K: That project started around the time COVID kicked off. As I was at home a lot, I started doing lots of electromagnetic field recordings. Those enabled me to listen to unseen sounds. We are surrounded by hums, noises, frequencies and waves. I wanted to make a collage piece with different soundscapes of the unseen and explore how our bodies react and act on these sounds. This was the first work I made since I had moved to Berlin from Nairobi. I found myself in a limbo state, constantly thinking about how sounds and noises affect how I think and feel in relation to my new environment. I realised there weren’t as many sounds in Berlin, and I stopped making as many field recordings as I did in Nairobi. I became more focused on listening and being out there, thinking about my own presence in the environment.
S: Can you tell us some more about those electromagnetic recordings?
K: I used a microphone called the Ether. It has two antennas and captures many frequencies – anything electromagnetic or conductive. I also used some contact microphones, which I was recording on devices in Nairobi. The piece is a collage of both Nairobi and Berlin.
T: Has moving to Berlin made you look for any different sources of sound that you probably wouldn’t have previously sought after?
K: I think my music became a bit louder. Which is funny, because the silence of my environment made me want to embrace harshness and loudness more.
S: Speaking of loudness and harshness: your project with Aho Ssan, Limen, is “an attempt to scrutinize the yin and yang of destruction and creation”. What did you learn or find about that in the creation, release and presentation of the project?
K: That project was so exciting to make. While making it, Aho Ssan and I were thinking about the extremeness of sound. We wanted to reach the threshold of sound, stay on the tip of it and don’t break that balance. Aho Ssan’s approach of destructive synthesis inspired me a lot. I was exploring a lot of distortion and saturation. There’s this idea of noise versus nature. For example, people don’t want to deal with aeroplane noise, because they think it’s a bad sound. I don’t want to differentiate between a good sound and a bad one. There’s noise music, which can be abrasive, but at the same time very soothing to people. Finding a connection with some gnarly noise carries an emotional weight. So, In Limen, there’s this weightiness of emotion, but there’s also destruction. We thought about how volcanoes and lava form and reform, create, die and live again. We never planned to perform the project live, but it felt right to explore this on stage. The project has been constantly inspiring, from conception until now.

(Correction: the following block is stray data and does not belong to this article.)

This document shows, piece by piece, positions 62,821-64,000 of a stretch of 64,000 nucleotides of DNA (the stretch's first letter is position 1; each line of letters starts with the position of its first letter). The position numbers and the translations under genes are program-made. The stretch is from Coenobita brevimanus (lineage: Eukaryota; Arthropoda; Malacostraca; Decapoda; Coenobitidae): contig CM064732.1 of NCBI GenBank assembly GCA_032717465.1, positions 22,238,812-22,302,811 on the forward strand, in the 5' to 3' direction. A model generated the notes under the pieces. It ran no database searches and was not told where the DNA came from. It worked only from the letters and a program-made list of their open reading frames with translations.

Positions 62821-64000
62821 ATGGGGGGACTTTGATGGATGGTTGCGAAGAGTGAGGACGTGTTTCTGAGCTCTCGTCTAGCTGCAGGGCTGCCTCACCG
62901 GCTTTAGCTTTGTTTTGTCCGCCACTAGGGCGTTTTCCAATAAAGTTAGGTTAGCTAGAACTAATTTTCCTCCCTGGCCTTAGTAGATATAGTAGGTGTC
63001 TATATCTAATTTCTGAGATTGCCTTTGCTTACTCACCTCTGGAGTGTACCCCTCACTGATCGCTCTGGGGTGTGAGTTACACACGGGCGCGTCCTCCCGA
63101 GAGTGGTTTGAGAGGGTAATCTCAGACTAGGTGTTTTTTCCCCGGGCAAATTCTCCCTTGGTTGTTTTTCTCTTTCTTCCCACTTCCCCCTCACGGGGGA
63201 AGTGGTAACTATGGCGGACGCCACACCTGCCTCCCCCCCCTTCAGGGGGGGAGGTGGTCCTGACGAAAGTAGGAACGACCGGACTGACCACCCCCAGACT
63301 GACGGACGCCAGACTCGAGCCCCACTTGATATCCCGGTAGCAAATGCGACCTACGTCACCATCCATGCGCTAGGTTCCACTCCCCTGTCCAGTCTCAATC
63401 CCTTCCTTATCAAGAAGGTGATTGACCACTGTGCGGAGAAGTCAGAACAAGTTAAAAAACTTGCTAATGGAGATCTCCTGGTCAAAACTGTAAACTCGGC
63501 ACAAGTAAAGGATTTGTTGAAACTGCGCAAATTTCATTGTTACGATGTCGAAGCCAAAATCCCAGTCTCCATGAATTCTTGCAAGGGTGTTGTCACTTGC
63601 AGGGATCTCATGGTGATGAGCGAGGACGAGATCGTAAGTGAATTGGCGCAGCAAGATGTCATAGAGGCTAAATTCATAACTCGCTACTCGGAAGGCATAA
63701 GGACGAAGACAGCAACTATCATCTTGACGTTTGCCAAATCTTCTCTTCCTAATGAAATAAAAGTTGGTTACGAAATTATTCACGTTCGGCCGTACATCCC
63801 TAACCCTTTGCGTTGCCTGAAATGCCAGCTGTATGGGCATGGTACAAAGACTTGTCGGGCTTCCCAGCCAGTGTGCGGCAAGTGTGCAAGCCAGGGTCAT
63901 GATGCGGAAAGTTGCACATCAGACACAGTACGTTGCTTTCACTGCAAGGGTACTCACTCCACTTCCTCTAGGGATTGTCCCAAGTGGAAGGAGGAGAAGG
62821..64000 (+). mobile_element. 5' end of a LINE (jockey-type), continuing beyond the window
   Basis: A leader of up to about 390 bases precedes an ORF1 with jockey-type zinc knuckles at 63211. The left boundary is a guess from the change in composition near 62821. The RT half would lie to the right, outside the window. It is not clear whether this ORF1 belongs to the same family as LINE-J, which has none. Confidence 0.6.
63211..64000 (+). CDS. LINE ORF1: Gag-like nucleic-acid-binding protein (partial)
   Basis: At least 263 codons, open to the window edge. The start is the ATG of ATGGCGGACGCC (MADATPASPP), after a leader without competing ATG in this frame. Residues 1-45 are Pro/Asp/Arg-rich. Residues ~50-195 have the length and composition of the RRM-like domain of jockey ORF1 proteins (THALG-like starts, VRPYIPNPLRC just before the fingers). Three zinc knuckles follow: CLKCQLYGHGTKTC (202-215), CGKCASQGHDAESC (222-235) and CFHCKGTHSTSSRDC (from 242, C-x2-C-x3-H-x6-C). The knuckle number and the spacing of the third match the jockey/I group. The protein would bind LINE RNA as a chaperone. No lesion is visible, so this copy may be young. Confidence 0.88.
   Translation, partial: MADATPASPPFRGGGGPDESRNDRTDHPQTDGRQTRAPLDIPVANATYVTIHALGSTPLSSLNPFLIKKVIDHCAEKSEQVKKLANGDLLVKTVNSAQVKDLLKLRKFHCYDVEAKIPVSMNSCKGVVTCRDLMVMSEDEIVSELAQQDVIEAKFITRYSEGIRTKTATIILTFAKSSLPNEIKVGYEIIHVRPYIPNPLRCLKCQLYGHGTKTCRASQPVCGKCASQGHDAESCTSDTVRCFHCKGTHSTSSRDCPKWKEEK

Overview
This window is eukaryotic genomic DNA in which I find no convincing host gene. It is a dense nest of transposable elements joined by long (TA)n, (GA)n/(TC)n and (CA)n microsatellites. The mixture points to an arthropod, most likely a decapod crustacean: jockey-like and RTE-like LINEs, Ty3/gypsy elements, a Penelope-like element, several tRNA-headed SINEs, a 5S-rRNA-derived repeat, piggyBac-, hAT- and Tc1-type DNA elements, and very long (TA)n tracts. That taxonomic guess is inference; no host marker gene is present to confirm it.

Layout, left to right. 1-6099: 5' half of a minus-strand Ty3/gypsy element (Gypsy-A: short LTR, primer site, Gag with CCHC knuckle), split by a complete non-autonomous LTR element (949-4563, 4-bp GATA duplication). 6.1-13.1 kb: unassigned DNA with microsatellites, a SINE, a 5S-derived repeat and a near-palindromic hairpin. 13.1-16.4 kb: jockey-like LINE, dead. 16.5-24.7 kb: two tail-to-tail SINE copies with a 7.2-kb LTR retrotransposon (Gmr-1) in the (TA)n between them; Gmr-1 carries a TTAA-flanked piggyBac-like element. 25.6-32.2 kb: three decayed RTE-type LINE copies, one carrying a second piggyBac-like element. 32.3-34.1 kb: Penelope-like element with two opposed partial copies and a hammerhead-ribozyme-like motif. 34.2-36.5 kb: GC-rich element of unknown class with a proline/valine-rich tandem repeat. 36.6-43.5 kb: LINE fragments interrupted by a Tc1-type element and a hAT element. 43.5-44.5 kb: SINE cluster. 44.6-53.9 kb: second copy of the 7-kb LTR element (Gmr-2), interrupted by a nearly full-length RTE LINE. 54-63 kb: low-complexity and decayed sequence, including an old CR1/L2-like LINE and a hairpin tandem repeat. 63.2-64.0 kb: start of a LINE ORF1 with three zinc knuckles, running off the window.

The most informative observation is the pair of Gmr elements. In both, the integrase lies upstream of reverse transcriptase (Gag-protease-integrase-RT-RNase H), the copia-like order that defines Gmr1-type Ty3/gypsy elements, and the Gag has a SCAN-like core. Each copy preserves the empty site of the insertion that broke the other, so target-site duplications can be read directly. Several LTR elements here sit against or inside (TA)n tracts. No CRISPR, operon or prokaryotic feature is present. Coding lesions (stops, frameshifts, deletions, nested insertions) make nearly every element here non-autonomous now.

S: In another project of yours, Temporary Stored, you explore immaterial heritage, the endurance and continuation of colonial violence and the re-appropriation of stolen sounds through shorter fixed media pieces and a single longform radiophonic piece. Can you tell us more why the project was presented in this particular way?
K: Temporary Stored has been a constant conversation. Something I’ve been thinking about for quite some time. I think last year is when I decided to engage with the archive [of the Sound Archive of Royal Museum of Central Africa]. I realized that museums also store sound, rather than only objects. I felt that I needed to explore that, because the museums mostly made the recordings only accessible to researchers. Initially I just wanted to make the six tracks, but at the same time I wanted to try and tell a story from the archives in a longform format. I find that for long durational pieces, listeners will have to be present and listen to the entire work. I appreciate that aspect. For Temporary Stored I was trying to make an archive film with sound, and engage in the discourse of repatriation.
T: It’s inspiring to see this attempt to re-appropriate stolen immaterial heritage. But you’ve expressed that many back in Nairobi find your current form of music to be ‘weird’ or maybe not African enough. I was thinking, since you’re re appropriating these sounds and putting them in this ambient form: how would this project be received in Nairobi?
K: It’s funny because musicians in the scene of Nairobi found my music weird, but in a good way. I appreciate the thought that my music was weird.
T: So it wasn’t an outright rejection, but was just acknowledged as different?
K: I actually want to present this specific project in Nairobi, in the form of an installation. I think that a while back the scene was quite rigid, but has changed a lot. I’m excited to meet new people when I get back in 2023.
T: What do you think has been contributing to the change in the scene?